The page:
Kevin McCullough

After two weeks of non-stop convention-ing, the nation finally has all the data it needs to understand the truth about what this election should be based on.

After two weeks of people advocating for big-government, bottom-up philosophies vs. free market, small businesses, and ideas of how to grow our economy out of this mess, the halls have died down.

The delegates have returned home.

God has been voted down. The unborn child has been prayed for at the conclusion of both conventions. Assertions of freedom of choice have been made on everything from sex to guns. Distinct ideas have been put forth about economic improvement as well as America's role in the world, and one side has even carefully examined the number of times the other specifically mentioned the nation's military.

Now we enter the season--especially for you swing-staters--when your evenings will be barraged by the never-ending onslaught of ads that are designed to convince you to vote on something other than your basic reality. Then come the debates--where both sides will claim victory.

The assault of swing state ads will continue, and the outcome of all of this will be: little of it mattered.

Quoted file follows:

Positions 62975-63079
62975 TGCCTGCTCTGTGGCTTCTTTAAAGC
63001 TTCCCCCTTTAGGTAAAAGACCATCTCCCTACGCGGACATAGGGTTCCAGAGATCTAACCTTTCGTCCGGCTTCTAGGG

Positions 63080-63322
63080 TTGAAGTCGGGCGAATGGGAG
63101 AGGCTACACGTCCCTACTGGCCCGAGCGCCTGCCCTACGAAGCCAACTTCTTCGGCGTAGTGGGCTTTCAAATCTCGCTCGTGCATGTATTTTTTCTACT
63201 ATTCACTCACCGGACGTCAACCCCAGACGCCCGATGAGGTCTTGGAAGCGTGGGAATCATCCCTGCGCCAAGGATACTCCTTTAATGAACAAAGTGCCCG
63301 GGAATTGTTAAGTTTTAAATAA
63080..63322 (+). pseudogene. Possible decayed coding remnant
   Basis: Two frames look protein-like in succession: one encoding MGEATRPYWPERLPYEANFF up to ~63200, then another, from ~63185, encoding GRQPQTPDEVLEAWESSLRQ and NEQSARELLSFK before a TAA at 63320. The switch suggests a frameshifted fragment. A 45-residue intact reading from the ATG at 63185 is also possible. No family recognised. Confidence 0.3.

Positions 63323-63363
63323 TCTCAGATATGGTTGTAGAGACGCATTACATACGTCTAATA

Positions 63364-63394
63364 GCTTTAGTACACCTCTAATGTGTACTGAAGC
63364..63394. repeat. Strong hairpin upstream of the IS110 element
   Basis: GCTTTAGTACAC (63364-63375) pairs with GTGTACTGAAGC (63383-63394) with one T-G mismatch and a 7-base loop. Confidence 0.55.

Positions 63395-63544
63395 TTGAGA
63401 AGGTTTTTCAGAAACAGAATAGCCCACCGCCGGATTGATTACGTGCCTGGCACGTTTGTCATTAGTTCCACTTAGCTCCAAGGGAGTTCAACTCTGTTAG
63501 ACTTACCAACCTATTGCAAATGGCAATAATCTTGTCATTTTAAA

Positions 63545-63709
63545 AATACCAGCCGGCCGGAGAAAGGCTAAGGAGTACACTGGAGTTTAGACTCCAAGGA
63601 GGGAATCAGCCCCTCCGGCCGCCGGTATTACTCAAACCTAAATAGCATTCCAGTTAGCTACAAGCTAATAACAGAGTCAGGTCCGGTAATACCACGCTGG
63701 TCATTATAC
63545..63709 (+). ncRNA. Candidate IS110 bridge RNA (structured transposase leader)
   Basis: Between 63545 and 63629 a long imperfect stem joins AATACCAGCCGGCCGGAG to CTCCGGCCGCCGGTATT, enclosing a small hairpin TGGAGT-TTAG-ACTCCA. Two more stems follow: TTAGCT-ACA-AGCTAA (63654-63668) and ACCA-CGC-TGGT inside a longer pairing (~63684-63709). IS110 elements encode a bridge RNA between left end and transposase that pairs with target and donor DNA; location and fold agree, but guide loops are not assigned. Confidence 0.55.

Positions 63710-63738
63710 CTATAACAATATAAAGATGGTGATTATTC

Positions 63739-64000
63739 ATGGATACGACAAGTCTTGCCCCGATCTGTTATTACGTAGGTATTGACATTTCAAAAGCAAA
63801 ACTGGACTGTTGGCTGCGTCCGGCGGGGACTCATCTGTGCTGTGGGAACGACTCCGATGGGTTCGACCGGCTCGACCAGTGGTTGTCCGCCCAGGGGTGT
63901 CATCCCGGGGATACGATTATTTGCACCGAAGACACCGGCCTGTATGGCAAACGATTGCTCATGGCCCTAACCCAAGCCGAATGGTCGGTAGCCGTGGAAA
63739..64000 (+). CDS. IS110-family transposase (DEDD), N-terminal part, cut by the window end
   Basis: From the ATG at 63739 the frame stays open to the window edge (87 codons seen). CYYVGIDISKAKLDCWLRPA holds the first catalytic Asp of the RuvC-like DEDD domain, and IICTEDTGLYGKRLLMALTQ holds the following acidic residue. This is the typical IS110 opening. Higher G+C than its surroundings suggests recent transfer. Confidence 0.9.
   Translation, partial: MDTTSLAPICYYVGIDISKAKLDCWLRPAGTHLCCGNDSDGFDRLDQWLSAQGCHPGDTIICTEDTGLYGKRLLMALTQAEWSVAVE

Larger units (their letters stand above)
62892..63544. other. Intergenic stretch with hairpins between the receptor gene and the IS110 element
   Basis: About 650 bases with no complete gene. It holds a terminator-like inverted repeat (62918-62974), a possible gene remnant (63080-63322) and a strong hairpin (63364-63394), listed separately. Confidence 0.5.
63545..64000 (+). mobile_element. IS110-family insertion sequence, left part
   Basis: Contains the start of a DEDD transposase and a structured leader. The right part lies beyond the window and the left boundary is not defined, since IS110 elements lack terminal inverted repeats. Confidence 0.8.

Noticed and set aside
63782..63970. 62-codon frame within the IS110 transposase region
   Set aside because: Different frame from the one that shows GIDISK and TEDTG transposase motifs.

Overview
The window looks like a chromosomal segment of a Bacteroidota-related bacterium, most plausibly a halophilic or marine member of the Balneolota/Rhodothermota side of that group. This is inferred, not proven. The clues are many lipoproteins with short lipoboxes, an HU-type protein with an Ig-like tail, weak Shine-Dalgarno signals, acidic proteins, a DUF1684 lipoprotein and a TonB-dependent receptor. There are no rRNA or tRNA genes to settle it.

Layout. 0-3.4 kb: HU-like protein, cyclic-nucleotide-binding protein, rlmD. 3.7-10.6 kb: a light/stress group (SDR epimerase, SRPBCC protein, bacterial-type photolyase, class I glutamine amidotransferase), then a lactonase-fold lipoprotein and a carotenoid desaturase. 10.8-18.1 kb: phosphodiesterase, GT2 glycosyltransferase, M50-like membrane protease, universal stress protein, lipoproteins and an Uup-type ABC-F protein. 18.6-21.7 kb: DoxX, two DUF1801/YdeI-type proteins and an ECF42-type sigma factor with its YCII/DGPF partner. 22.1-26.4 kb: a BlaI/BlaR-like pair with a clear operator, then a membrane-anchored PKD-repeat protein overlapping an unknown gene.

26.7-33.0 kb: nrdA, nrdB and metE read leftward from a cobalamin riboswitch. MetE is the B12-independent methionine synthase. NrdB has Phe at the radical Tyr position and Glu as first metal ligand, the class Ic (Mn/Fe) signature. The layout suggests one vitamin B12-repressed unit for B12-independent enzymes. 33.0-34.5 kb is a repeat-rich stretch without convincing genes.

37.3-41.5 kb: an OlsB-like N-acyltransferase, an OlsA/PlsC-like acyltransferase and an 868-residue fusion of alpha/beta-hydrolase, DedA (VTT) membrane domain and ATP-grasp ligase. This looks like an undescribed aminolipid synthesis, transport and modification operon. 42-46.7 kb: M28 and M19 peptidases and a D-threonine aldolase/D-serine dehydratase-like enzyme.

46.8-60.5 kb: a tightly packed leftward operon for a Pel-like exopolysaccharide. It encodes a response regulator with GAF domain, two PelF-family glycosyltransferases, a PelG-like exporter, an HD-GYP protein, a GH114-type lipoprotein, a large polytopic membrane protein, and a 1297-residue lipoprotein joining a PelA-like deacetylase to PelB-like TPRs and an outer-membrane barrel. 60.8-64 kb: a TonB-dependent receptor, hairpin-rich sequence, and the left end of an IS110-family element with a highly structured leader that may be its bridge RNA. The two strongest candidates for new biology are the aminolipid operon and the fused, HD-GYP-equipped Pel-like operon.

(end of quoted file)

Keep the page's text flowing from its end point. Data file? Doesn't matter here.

The truth is that four years ago America the corporation hired a new employee to relocate to Washington and to run the largest corporation in the world. In doing so, he inherited significant challenges, but he also inherited the largest workforce our corporation had ever given an incoming executive. He would also inherit the largest amount of resources any CEO has ever been given. He has--by our good grace--the most amount of flexibility, power, and decision making freedom of any executive in the land.

He told us in a one-on-one interview shortly after taking the position that if he failed in three years, he'd only stay four.

But like so many executives that get used to the digs, after his performance has failed in nearly every area we needed him to bring corrective change to, he has come to us in his review period and said, "Hey... I could've done a lot worse." This isn't a very convincing explanation of his time with our company, and as the board of directors, we're about to fire him.

The interesting thing about our board--which makes it slightly different than other corporations--is that you do not have to be an active employee of the company to get a vote.